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The Making of African American Identity: Volume III, 1917-1968
Theme: SegregationTheme: MigrationsTheme: ProtestTheme: CommunityTheme: Overcome?
Theme: Community

Henry Dumas, May 1968
Henry Dumas
Community and Memory
- Henry Dumas, "Ark of Bones," short story, 1974 (published posthumously), excerpt (PDF)

As Zora Neale Hurston's story "Spunk" illustrates (see #6: Community and the Folk), when African Americans came north in the early decades of the twentieth century and crossed into the modern world, many looked back to interpret their past from a new perspective. Although writers James Weldon Johnson, Zora Neale Hurston, and Jean Toomer did refer to the days of slavery, in general that backward glance overlooked the antebellum period, focusing instead on the recent past in the South and on a more distant time in an imagined Africa. A detailed exploration of the slave past had to wait for the 1960s and '70s. When it came, blacks asserted a bond with the suffering ancestors and, as "Ark of Bones" suggests, consciously embraced that painful heritage as part of an evolving identity.

Henry Dumas (1934-1968) was born in Arkansas. At the age of ten he moved to Harlem. Dropping out of college in 1953, he joined the Air Force and after his term of service attended Rutgers University but did not graduate. In the 1960s he supported himself chiefly as a teacher and counselor, yet he found time to write extensively, basing much of his work in black folk traditions. His promising career was cut short on May 23, 1968, when a New York City Transit policeman accidentally shot and killed him. His story "Ark of Bones" is set in the early twentieth century along the banks of the Mississippi, a river of mythic significance for both white and black Americans. Dreamlike, the story establishes a community of memory and shared suffering that reaches back to the past and extends into the future. The narrator thinks his other-worldly friend Headeye is following him to trespass upon a secret fishing spot. Arriving at Deadman's Landing, however, he realizes that Headeye is not following him, that he is, in fact, on an errand of his own. As the narrator fishes and Headeye wades in the water, a storm comes up, and both boys hear moaning sounds. Far off on the river they spy a great sailing ship, seemingly hovering above the waves. Two men, "about as black as anybody black wants to be," row to the boys and carry them to the ship. The steps to the deck are marked with dates—1608, 1944, 1977—and the hold is full of bones. In a flame-lit ceremony an old man with "grey and very woolly hair," dressed in skins, consecrates Headeye to the mission of setting his brothers free. (7 pages.)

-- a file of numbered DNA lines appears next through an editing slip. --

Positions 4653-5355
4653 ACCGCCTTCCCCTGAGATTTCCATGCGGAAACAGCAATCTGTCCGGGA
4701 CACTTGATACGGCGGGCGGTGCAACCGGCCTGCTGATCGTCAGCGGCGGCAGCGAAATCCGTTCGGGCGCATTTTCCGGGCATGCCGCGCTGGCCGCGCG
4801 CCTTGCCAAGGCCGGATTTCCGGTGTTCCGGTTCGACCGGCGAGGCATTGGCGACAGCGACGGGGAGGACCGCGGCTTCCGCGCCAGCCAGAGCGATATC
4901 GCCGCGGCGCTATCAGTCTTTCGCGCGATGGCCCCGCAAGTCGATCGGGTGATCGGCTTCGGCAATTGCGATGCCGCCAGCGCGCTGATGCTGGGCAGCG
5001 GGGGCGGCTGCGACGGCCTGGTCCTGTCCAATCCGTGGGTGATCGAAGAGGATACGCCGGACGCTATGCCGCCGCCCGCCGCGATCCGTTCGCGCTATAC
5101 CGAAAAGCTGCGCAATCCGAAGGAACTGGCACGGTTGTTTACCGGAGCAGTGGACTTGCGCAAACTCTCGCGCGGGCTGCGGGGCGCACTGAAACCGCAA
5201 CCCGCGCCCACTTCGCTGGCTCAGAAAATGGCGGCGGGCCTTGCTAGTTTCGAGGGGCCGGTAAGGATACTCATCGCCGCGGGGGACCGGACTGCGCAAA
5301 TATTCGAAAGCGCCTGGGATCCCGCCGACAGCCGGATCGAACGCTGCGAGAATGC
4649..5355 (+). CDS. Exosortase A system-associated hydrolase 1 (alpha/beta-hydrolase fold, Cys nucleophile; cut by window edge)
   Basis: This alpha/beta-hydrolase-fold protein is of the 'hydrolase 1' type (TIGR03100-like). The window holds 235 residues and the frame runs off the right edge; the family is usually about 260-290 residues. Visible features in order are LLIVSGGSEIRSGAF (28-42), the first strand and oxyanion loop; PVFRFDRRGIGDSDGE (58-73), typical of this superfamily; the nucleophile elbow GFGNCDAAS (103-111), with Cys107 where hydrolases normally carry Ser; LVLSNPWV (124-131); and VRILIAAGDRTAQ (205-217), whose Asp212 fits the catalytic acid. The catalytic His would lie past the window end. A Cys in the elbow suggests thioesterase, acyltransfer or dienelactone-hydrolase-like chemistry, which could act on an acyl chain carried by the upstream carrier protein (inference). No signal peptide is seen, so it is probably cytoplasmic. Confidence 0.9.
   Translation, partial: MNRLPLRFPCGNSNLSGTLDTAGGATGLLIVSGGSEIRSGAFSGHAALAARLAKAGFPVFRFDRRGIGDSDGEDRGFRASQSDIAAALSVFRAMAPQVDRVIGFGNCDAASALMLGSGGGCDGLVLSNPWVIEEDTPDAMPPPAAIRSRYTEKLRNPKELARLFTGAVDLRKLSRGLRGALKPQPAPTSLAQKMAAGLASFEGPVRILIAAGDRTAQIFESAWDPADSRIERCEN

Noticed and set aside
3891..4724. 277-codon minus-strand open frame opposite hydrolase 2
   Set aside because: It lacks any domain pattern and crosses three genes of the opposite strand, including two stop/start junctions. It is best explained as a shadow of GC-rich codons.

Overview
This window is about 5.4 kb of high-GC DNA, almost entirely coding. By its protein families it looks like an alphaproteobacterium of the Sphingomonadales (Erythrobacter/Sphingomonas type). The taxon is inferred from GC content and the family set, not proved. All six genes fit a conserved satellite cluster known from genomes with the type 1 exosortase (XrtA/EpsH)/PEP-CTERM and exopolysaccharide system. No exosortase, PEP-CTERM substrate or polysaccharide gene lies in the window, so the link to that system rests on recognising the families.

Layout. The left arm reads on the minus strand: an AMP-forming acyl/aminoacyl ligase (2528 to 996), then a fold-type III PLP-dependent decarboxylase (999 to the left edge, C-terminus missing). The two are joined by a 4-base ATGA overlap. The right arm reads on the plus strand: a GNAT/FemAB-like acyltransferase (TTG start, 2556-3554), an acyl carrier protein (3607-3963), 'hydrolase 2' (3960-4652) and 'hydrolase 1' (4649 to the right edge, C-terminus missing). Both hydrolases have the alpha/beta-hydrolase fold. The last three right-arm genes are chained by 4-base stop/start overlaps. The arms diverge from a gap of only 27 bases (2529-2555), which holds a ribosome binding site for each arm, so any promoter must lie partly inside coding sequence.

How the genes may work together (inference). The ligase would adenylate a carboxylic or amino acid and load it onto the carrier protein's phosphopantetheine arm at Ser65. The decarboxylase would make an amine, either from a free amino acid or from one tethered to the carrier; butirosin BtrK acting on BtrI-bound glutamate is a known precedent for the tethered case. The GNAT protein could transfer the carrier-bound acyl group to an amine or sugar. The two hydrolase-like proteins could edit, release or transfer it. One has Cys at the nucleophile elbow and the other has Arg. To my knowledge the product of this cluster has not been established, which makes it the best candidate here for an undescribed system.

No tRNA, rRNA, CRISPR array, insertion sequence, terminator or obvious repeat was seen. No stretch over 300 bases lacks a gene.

Discussion questions
  1. What folk elements are present in "Ark of Bones"?
  2. What community does this story establish?
  3. What holds this community together?
  4. What is the significance of Headeye's name?
  5. What roles do magic and superstition play in this story?
  6. What does the "mojo bone" symbolize?
  7. What does the ship symbolize?
  8. In what sense is "Ark of Bones" an initiation story?
  9. What is Headeye called to do?
  10. What is the narrator called to do?
  11. In what ways does this story represent a long backward look into the African American past?
  12. Despite his use of vernacular expressions, how does Dumas preserve the dignity of his characters?

Framing Questions
  •  How has the African American community defined itself?
  •  How has the African American community functioned in the lives of its members?
  •  How have changing notions of African American identity affected definitions of African American community?

"Ark of Bones": 7 pages
Supplemental Sites
Henry Dumas, overview and resources, in Modern American Poetry, from the University of Illinois at Urbana-Champaign

Henry Dumas, overview from the Academy of American Poets

*PDF file - You will need software on your computer that allows you to read and print Portable Document Format (PDF) files, such as Adobe Acrobat Reader. If you do not have this software, you may download it FREE from Adobe's Web site.

Image: Henry Dumas, May 1968, photograph by Clem Fiori. Henry Dumas Estate; permission pending. Digital image from the online Encyclopedia of Arkansas History and Culture; permission pending.

1. Community as Place   2. Community on Film
  3. Community & Self-Help   4. Image, Community 1939   5. Race as Community
6. Community & the Folk   7. Community & Memory
8. Community & Culture   9. Image, Community 1968   10. Global Community

TOOLBOX: The Making of African American Identity: Volume III, 1917-1968
Segregation | Migrations | Protest | Community | Overcome?

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